Coach Bisaccia: “Yeah, again, the message I gave to the team today was about the team. If we have a team that cares about each other it’s a tough team to beat, and I think it’s a good locker room. I think we have veteran leadership. I think we have a really good group of young guys. Derek Carr is still going to be an extension of the coaching staff on offense. Him and Oly have a tremendous relationship. Don’t forget Oly coached him way back when he was a rookie and they’ve kept the relationship going strong before that and certainly Derek has tremendous command of what we are doing on offense. It’s not like we just got Greg Olson off some other team, he’s been a part of building this offense and building the vernacular of the offense just like Coach Cable and Edgar [Bennett] and so on. Again, I feel like it will stay the same way. I’m going to rely on a lot of players. I’m going to rely on a lot of coaches. Again, I think collective is better than individual and hopefully we’ll see that come to fruition.”

Q: Are you excited to be able to have your opportunity to prove naysayers wrong about what the team can do moving forward?

Coach Bisaccia: “Yeah, I think we all have something to prove every day. It’s a temporary job in the National Football League for players and for coaches. We only get so many plays, so I think to win the play and then win the day whether it’s in the meeting or on the field or in a walk thru. I think we are all excited about an opportunity to respond. We’re all looking at each other as how we are going to respond to whatever it may be. We have to overcome a touchdown because we got to hurry up now and kick a PAT. We have to overcome a dropped pass. We have to overcome when we give up a touchdown. They’re really all imposters. We win a game, if we last too long in the spoils of victory it usually gets you. And if we lose a game, if you waste more time thinking about the loss it’s going to get you. They’re both imposters. Let’s count them up at the end. Let’s see if we can win the play and win the day whether we’re meeting on the field, walk thru, whatever it is. So, that’s the mentality we are going to try and take.”

Q: What do you think the mood is of the locker room right now?

Coach Bisaccia: “We had a good practice. I think the guys ran around. I think we did some things in practice to help them, so I think the mood is good. My concern or my conversation with them would be what’s it going to be five days from now? What’s it going to be a week from now? I think players are resilient and they’ve gone through a tough time. Certainly, we all have but I think we’re all trying to come as close together as we possibly can and then see what product we put on the field. The consistency of doing that, of the energy of the first day so to speak wear off. I just think have an open dialogue, have them be able to talk about a lot of things, giving them a forum to visit with each other. I do think we have a good locker room. I do think we do have an interesting group of veterans that we’ve gotten some through free agency, some that have been here four years and then I think our young guys are eager and they are good listeners. Tre’von Moehrig and some of the young guys I think are good listeners and they’re leaning on strong players that we have in the locker room. We’ll see where that goes.”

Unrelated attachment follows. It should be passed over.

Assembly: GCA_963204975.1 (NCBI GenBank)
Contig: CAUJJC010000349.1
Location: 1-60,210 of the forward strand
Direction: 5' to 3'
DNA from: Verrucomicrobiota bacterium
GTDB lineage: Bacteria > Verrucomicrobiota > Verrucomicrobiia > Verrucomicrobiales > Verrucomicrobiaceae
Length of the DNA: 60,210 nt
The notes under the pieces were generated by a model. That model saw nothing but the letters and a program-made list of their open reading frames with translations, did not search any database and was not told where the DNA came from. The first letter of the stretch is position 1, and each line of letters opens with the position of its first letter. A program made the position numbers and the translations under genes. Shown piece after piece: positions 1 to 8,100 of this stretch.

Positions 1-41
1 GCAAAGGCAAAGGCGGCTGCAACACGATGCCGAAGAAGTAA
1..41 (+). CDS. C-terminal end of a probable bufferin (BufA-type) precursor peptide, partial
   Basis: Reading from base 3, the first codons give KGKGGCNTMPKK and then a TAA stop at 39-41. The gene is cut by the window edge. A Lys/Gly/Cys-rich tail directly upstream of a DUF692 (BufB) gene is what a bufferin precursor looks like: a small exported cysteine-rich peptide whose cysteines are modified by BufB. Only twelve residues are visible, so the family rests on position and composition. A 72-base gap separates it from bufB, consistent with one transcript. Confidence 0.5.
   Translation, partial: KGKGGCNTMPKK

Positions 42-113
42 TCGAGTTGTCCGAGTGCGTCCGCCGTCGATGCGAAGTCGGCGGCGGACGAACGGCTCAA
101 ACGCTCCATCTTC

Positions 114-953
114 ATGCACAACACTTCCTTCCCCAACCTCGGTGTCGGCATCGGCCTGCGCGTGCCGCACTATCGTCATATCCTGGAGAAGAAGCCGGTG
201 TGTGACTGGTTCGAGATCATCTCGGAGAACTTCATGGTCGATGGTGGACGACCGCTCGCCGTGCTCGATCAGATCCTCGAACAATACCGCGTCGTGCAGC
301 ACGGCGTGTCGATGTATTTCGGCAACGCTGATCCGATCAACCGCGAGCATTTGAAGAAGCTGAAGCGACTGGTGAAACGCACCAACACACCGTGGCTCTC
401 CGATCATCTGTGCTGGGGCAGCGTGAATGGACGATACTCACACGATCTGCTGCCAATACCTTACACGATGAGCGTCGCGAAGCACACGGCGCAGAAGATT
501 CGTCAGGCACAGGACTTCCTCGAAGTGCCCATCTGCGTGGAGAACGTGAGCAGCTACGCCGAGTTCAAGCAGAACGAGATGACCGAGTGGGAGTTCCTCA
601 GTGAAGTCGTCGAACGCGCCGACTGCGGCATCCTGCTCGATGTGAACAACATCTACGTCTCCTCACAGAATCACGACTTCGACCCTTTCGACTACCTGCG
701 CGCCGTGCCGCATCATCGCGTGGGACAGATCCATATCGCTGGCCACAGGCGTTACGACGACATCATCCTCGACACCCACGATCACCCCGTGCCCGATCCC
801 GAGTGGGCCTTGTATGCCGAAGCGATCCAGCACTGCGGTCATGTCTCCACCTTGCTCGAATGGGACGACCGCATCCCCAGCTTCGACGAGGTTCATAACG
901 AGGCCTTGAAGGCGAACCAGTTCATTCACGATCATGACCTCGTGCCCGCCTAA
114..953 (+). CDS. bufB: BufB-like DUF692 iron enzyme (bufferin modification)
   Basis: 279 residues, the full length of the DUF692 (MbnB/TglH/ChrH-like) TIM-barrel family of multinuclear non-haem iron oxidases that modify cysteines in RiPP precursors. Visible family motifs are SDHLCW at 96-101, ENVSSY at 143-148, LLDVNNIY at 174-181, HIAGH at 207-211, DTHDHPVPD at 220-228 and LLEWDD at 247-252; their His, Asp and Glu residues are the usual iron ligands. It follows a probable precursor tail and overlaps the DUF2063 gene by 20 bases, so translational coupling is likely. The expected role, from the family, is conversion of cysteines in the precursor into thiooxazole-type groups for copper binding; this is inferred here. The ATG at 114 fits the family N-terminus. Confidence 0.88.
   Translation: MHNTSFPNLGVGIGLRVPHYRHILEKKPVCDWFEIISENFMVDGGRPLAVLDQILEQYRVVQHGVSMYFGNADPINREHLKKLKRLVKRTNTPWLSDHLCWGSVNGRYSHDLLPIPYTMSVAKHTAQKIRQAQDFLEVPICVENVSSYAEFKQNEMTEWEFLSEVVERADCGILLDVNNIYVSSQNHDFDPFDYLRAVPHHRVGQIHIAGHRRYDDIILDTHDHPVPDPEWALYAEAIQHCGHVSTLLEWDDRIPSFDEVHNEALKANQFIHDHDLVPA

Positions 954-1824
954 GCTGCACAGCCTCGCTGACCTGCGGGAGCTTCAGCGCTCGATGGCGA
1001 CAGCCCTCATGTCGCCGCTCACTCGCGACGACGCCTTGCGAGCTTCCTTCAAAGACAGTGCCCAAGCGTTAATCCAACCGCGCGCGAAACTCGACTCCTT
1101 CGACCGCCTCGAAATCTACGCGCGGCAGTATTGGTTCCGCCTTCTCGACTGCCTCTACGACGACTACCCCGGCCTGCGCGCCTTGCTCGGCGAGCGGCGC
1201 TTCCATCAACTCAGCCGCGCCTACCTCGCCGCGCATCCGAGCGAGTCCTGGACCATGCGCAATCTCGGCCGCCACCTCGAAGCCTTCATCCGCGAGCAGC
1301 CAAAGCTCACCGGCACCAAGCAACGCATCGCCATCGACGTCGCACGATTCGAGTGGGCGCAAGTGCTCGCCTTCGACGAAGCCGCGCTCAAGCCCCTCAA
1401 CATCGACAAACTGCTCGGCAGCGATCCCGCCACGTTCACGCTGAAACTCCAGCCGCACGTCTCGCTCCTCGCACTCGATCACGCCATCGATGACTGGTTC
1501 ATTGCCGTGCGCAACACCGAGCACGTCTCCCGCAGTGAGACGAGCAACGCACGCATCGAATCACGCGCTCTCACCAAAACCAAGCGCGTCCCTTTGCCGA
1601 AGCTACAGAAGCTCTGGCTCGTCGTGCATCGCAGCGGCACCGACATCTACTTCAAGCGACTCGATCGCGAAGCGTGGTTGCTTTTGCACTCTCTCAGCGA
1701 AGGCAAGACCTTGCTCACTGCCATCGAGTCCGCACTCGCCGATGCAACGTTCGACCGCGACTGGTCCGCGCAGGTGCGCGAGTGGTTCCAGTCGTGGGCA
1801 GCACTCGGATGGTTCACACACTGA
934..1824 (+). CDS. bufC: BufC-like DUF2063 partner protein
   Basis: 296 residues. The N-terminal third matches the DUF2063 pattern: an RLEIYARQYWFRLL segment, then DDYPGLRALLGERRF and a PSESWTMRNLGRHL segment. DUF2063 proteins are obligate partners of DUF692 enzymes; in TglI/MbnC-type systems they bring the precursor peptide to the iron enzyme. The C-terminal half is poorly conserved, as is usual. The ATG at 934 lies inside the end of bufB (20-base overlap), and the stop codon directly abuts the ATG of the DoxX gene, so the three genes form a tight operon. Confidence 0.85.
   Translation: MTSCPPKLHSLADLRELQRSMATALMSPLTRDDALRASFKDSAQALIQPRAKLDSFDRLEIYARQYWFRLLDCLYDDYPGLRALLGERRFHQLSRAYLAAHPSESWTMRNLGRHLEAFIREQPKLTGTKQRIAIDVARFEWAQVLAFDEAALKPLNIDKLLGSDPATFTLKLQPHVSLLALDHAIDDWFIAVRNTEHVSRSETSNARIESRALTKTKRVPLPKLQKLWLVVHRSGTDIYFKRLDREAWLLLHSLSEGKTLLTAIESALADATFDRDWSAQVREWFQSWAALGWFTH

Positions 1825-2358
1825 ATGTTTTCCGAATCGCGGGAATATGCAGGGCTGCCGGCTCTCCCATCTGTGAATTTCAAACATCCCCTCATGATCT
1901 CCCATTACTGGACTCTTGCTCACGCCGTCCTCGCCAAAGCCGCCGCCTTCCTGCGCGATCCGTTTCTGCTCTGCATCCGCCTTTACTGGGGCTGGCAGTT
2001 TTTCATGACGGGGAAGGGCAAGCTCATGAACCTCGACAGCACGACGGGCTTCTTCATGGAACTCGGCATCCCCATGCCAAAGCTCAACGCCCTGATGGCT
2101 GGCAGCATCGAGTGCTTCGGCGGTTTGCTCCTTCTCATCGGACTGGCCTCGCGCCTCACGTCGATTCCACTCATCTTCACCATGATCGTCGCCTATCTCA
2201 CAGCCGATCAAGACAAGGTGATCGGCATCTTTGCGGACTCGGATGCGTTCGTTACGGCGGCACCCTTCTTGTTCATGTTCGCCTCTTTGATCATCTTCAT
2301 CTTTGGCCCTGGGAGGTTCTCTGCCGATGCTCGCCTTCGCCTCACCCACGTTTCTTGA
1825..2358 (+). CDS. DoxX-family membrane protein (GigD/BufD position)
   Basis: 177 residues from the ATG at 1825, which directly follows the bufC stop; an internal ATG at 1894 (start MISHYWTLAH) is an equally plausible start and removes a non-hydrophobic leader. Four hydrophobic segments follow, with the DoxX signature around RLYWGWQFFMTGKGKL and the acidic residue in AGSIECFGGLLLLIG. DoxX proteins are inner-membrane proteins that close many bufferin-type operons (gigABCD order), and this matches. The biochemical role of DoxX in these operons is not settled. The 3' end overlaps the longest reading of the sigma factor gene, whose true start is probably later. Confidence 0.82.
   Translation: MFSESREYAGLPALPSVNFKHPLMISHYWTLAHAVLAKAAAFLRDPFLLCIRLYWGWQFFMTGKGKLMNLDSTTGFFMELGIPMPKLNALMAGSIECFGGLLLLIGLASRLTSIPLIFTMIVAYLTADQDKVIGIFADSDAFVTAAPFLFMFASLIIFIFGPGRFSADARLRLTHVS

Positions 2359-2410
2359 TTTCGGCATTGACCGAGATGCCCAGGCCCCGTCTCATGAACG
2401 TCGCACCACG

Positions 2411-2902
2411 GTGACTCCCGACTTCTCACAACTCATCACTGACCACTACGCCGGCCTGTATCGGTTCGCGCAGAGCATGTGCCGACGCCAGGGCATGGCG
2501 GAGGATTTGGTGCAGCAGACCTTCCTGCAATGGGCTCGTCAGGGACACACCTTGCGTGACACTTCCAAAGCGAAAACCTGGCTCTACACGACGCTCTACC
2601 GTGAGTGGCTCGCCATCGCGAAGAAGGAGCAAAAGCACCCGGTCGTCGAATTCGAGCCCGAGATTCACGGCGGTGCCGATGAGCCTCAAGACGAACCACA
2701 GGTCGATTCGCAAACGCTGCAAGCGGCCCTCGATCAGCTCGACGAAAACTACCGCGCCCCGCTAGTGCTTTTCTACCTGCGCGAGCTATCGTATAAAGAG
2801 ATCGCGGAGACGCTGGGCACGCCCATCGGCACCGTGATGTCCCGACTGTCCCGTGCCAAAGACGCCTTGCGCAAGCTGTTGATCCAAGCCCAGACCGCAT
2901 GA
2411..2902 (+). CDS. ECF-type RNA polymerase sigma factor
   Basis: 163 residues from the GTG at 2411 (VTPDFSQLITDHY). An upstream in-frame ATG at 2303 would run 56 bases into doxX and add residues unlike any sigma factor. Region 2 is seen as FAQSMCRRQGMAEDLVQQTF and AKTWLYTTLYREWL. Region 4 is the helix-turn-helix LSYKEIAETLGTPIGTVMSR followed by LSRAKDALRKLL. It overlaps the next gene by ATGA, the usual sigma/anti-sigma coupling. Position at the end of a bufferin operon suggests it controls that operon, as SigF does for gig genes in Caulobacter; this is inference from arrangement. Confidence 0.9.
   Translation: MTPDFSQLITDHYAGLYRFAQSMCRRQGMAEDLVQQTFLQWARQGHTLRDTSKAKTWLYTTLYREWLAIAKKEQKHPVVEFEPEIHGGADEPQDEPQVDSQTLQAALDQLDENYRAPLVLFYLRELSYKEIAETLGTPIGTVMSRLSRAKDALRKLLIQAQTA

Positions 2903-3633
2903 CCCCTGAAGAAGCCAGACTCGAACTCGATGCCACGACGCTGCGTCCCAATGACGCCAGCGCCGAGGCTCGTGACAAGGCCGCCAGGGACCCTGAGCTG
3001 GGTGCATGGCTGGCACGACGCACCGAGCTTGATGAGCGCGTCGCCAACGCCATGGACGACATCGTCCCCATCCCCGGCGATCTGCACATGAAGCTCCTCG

Q: To get this opportunity is there anyone past or present that comes to mind from a personal standpoint that you think about when you’ve gotten to this point now in your career?

Coach Bisaccia: “Yeah, your parents. I mean my dad was the head football coach at New York Giants, he just never told anybody. I got five sisters, I got four kids, five grandkids. So, to have an opportunity to be the head coach of the Las Vegas Raiders, wow! I guess really that’s the only thing I’m going to get choked up about. Again, I’ll look forward to these and I’ll be happy to answer questions as we go along and I appreciate your time and just always remember that these are men with families, these are men with jobs like the rest of us and I just think that they are going to do the best I can to get through whatever things that they get through. It’ll be exciting to see how we all respond, players and coaches.”

This article first appeared on FanNation Raider Maven and was syndicated with permission.